Signaling between client end points has always been an important facet for most interactive web applications. The use cases range from text chatting to multiplayer games to driving a robot remotely. In the world of HTML5, most developers establish signaling through websockets, long polling and server side events. However with the advent of WebRTC, data channels joined the ranks and the question posed by many developers is “Where do data channels fit in the equation?”
Data Channels provide a way to send binary / text data to another peer over the browser. The data channel api is very similar to web sockets when it comes to sending different types of data. It works peer to peer without the need of a centralized server or an additional hop in most cases.
When creating new services and products, organizations always face a challenge whether to buy or build key underlying components and functionality. As WebRTC attracts an increasing degree of interest, we regularly hear from customers that they are considering the trade-off around the decision to buy or build. Many go so far as to try and build their own real time video or audio solution before they turn to a hosted platform like OpenTok. Not surprisingly given the business we are in, we come down pretty strongly on the side of leveraging a hosted service.
Come November, it will have been four years since we launched the OpenTok platform into the world. Can you believe it? During that time technology has evolved, market demands have shifted, and mobile has become king. As your ambassador to real-time communications, we’ve stayed on top of that ever-changing ecosystem.
That’s why we have some important news to share with you – The OpenTok 1.0 platform will no longer be supported as of January 5th, 2015. It was a hard decision to make as the TokBox team and you – the OpenTok community – have dedicated so much time and energy to building on top of it.
WebRTC is changing the way enterprises communicate within their organization and with their customers.
As a result of the large and diverse range of different use cases of WebRTC in the Enterprise world, there are inevitably a number of challenges that need to be addressed. We’ve compiled a list of some of the key challenges and solutions for consideration with regards to implementing WebRTC for Enterprise solutions: Signaling, Multi-party, Interoperability, Quality and Scalability.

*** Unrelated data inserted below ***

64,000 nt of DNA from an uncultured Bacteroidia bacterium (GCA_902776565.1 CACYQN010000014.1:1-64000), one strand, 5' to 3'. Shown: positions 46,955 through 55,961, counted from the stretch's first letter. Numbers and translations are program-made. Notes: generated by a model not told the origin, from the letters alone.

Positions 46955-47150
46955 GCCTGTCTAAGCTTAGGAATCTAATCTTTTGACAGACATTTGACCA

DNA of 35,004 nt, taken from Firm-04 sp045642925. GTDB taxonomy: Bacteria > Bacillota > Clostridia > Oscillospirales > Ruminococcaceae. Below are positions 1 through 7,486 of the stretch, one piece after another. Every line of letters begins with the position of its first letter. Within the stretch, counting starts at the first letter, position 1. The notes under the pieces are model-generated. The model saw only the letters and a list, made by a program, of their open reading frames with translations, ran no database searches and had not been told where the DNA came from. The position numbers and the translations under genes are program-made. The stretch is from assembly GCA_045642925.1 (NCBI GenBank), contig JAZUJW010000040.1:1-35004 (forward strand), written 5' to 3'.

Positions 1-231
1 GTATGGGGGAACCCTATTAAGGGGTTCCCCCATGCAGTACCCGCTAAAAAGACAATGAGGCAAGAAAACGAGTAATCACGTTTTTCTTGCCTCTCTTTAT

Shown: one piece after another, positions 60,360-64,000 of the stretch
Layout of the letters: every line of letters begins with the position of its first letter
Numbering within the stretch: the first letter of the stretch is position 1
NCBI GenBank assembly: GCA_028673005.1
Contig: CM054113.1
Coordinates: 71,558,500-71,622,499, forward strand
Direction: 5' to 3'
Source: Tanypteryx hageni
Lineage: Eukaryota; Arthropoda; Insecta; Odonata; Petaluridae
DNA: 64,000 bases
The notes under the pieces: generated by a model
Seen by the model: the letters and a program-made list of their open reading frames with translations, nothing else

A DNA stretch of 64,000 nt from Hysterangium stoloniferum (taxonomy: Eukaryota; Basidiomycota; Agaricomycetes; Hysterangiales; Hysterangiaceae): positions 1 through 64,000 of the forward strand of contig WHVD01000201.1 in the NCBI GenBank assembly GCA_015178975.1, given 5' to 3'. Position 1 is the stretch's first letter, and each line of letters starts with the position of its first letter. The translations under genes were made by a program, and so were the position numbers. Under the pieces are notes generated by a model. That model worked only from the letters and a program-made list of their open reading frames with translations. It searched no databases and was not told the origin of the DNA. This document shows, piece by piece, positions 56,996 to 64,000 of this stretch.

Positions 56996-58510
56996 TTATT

SIP? XMPP? JSON? Rumor? The right answer to the signaling question probably depends a lot on your starting point and on what you’re trying to accomplish.
While many people think signaling should be standardized; others think we already have the answer in SIP or REST. Some maintain that the lack of a signaling specification (beyond the need to support SDP offer/answer) is a huge gap in the WebRTC standard.
Hot off the heels of our OpenTok 2.0 Archiving API pricing and storage announcement we’re excited to announce that our Archiving API has now gone into production.
You can find out more about the features of this API in our previous post or by taking a look at our docs page and here is a quick summary just in case.
Following on from our OpenTok archiving and storage announcement we’re excited to fill you in on some updates we are making to our OpenTok iOS and Android SDKs 2.2 that are going into production. What started out as internal engineering project has paved the way to the release of a suite of valuable mobile features which have become a formal part of the product offering, setting OpenTok further apart from other WebRTC platforms.
OpenTok Mobile SDKs, Revision 2: The Video Driver
In the latest versions of the OpenTok SDKs for iOS and Android, everything is new. We found an opportunity to learn from the lessons of the past two years, and seized it to conduct an overhaul of the architecture of the client. The 2.2.0 release of the iOS and Android SDKs marks the second major revision of the implementation of the OpenTok Mobile SDKs. This post highlights one of the many new features of the 2.2.0 SDKs, about which we are feeling particularly excited: the “Video Driver”. Although the feature exists with parity in both platforms, today we’ll focus on the iOS-variant of the new API.
Here at TokBox we are always trying to expand and improve our range of features, tailoring these features in line with real world developer needs. That’s why we are excited to announce some pricing and storage updates.
We’re still receiving a lot of feedback on our beta so we’d like to extend a big ‘thank you’ to our community for this.
We have recently published an updated post about the Cordova plugin which you can read here. We’re looking forward to your contributions to this OpenTok Labs project and seeing what you create with Cordova.
Over the past weeks I have been working on an open sourced, community driven, Cordova Plugin for OpenTok SDK that will give you the ability to add webrtc live audio/video chat to your Android and iOS applications. In this blog post I hope to let the OpenTok community know that this project is available and if you are a web developer with limited Android or iOS experience, you can now build OpenTok mobile apps with ease using the technology you are familiar with.
Jump right into your own project! Since this project is open source, please file issues/concerns on the GitHub issue tracker and feel free to send pull requests!
A major vulnerability was uncovered yesterday which affects a majority of web service providers. The exploit is related to OpenSSL’s heartbeat extension which could enable a malicious attacker to access private keys. The bug has been present in OpenSSL since December 2011, and was brought to light yesterday. You can find more information about the exploit termed “Heartbleed” (CVE-2014-0160) here.
Our operations team reacted immediately to this and has taken the necessary steps to secure our infrastructure, ensuring the appropriate secure versions of OpenSSL are in place.